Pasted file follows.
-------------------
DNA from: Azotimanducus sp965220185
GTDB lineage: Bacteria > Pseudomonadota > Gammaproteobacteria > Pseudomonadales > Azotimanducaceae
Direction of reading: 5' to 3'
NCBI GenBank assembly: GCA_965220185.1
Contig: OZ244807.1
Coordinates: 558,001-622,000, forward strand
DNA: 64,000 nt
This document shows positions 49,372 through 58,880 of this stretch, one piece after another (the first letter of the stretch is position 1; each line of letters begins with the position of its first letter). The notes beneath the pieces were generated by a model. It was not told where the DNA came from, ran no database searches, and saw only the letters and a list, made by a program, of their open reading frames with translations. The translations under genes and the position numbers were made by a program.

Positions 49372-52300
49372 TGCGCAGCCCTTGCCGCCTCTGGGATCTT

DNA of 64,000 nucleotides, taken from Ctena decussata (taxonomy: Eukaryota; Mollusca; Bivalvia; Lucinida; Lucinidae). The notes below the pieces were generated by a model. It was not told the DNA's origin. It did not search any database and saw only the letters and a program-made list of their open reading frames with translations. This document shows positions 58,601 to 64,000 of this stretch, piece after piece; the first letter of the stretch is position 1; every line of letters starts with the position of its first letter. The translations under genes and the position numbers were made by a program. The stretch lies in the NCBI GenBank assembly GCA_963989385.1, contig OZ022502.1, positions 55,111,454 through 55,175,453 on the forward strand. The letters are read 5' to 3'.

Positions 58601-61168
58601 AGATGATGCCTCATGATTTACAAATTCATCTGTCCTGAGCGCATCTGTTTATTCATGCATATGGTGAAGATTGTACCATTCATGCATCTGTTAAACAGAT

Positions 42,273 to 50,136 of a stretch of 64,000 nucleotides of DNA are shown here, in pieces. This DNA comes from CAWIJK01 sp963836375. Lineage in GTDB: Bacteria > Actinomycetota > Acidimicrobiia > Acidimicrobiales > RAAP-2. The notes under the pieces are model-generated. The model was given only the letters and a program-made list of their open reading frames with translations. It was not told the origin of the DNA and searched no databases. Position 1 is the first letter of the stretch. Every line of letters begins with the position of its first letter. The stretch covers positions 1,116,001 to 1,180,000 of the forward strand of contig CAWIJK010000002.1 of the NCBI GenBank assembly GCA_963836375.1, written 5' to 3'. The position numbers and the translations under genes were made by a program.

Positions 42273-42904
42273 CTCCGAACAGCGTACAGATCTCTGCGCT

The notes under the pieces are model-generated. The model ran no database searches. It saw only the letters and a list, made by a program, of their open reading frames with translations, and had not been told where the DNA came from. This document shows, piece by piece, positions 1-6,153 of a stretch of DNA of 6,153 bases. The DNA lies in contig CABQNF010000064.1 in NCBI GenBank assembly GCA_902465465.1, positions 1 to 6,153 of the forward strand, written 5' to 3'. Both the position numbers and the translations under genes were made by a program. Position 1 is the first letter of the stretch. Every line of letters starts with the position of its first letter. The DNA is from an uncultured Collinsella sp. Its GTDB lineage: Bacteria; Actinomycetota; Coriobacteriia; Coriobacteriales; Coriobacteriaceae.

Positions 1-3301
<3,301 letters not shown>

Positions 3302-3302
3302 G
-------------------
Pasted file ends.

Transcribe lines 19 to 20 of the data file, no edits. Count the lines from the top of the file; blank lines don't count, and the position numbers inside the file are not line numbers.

<3,301 letters not shown>

Positions 3302-3302